The automobile paradigm caused a reaction among city planners and regional administrators. Looking to Europe--which developed and evolved over two thousand years in the pre-automobile era--they proposed to de-emphasize the automobile, turning some downtowns in America into auto-free zones, thinking or believing that this would lead to the sort of delightful and pleasant scenes one sees in England, or France, or Italy. The failure of the "European" urban pedestrian paradigm, as a forced-fed alternative to the automobile, was immediately apparent. These cute little pedestrian districts mostly failed, because they didn't address the central fact of American life, the car. People shop in cars, they recreate and visit and travel by car. Cars are indispensable.            

And yet we know that the Age of the Automobile is probably only a phase in the evolution of Western Civilization. Dependent upon fossil fuels, the vehicular paradigm is bound eventually to decline, as we use up existing stocks on the planet. Is it possible to imagine a world in which our dependence upon the automobile is significantly reduced, without sacrificing the convenience and efficiency which it makes possible?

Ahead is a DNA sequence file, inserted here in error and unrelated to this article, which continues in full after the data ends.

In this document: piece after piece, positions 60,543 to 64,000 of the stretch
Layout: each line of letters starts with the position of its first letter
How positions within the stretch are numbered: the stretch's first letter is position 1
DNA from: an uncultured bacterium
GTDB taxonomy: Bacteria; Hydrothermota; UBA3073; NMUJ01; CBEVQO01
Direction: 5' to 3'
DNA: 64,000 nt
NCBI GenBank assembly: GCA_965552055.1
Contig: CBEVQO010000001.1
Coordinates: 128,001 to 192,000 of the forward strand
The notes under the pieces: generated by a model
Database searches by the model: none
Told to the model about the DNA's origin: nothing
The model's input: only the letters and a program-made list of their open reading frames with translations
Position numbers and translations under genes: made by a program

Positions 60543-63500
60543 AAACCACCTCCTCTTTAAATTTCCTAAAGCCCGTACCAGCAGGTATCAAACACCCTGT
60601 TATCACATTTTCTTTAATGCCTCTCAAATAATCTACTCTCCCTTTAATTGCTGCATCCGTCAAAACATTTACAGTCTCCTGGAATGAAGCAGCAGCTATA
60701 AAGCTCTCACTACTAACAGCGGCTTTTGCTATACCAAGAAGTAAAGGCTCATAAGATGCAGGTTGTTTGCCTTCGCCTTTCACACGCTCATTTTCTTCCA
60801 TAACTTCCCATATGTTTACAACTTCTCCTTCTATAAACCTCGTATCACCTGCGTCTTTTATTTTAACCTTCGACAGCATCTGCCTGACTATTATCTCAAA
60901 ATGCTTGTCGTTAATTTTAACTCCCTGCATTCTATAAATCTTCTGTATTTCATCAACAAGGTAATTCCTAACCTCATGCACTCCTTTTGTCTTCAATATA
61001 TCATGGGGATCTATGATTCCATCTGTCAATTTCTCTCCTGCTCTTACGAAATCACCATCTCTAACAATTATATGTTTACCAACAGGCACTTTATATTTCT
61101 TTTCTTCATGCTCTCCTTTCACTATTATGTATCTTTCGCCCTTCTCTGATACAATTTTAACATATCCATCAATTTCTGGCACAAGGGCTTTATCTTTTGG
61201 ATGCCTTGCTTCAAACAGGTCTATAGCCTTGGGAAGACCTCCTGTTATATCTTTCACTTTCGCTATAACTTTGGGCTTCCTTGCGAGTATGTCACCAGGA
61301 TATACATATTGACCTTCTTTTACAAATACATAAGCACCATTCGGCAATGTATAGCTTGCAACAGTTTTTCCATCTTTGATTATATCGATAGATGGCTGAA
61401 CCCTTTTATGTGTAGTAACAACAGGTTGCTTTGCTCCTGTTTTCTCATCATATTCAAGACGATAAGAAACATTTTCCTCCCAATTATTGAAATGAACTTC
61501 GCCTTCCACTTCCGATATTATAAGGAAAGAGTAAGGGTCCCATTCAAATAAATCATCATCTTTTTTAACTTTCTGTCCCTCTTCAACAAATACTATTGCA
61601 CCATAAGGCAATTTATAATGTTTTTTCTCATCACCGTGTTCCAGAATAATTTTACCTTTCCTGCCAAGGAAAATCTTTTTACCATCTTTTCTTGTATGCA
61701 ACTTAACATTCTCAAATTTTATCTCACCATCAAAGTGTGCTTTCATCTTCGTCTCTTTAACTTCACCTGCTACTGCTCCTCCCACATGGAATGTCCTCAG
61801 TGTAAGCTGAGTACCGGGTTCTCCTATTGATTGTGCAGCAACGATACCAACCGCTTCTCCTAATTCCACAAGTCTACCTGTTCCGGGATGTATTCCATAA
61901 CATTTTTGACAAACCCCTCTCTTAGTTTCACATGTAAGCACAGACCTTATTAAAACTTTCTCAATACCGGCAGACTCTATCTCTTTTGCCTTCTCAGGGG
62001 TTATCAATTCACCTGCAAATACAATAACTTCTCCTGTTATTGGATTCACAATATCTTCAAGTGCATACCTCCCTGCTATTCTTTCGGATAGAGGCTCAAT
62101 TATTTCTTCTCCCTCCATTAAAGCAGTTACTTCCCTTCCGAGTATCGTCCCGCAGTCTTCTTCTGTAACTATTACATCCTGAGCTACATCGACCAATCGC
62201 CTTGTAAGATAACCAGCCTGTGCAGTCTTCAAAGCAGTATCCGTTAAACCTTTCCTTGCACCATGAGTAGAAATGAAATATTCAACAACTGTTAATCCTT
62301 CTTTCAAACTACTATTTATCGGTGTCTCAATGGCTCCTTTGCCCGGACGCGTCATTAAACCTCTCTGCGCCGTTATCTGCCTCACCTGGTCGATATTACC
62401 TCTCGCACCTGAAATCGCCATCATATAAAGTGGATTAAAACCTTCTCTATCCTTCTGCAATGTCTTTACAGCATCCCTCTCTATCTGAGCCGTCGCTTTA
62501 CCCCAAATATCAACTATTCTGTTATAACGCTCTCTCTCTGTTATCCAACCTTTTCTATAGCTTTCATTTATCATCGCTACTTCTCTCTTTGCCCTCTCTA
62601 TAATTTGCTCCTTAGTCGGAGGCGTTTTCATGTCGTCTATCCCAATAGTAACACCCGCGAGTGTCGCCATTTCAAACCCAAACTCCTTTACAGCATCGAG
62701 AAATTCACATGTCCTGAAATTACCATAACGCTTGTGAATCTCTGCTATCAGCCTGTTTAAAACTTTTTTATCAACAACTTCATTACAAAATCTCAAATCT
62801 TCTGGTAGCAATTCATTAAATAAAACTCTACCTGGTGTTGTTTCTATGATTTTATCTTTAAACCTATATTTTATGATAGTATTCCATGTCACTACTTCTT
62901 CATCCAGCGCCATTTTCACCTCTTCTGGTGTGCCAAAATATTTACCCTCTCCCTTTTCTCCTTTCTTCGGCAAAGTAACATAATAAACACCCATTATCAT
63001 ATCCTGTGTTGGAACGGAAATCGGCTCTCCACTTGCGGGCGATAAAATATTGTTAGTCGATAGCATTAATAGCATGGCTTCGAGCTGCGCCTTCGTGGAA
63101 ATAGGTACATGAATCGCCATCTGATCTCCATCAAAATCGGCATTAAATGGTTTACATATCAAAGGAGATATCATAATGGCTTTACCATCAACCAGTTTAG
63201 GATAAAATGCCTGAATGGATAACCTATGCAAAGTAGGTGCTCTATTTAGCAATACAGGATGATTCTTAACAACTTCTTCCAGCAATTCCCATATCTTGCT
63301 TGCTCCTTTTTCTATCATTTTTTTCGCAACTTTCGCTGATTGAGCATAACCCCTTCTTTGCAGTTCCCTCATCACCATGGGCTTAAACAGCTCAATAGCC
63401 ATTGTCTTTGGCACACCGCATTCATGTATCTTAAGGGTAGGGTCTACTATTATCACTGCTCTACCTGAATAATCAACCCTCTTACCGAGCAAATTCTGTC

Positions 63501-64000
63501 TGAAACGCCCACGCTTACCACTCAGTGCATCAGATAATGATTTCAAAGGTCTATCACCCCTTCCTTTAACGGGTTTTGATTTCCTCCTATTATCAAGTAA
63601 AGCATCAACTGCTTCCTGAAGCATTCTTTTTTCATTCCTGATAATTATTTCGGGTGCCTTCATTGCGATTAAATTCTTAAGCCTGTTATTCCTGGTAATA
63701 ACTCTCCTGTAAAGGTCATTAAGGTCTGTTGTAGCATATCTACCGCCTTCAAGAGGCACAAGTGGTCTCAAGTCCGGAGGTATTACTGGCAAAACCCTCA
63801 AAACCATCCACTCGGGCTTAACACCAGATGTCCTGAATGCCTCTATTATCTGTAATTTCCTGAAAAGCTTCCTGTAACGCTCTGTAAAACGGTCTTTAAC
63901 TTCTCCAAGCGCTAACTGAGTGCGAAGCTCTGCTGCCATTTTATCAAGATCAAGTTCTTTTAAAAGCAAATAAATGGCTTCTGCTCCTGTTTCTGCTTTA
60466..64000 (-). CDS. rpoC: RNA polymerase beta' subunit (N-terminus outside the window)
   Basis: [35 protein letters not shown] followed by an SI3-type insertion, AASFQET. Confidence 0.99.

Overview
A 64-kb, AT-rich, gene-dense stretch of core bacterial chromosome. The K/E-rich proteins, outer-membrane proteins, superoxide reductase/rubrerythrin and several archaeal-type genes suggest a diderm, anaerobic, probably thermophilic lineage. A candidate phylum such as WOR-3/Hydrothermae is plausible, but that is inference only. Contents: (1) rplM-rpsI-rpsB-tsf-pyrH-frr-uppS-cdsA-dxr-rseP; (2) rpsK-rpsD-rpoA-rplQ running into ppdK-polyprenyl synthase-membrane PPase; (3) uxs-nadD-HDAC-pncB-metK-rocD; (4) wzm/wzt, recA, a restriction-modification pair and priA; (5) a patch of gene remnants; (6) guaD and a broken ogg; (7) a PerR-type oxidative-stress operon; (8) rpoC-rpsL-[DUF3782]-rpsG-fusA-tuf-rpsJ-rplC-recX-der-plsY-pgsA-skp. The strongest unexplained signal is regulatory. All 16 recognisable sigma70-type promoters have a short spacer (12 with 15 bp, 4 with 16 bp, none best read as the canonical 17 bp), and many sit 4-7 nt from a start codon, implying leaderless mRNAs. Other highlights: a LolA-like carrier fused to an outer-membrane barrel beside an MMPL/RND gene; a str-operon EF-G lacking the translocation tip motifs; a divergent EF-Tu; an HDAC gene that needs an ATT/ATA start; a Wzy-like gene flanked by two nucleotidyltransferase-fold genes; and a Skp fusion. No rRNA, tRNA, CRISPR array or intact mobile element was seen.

As a practical matter, owning and operating and parking a personal vehicle in the city today is becoming pretty burdensome, if not too expensive. Public transportation may be reliable and easy, or unreliable and frustrating. As a commuter from the suburbs to the city for 27 years, I wore out my tolerance for solitary commuting by car, and by bus (AC Transit), and by commuter train (BART). Any system you have to take five days a week becomes a drag. Could I, would I ever, have considered commuting by bicycle? In my case, it wouldn't have worked.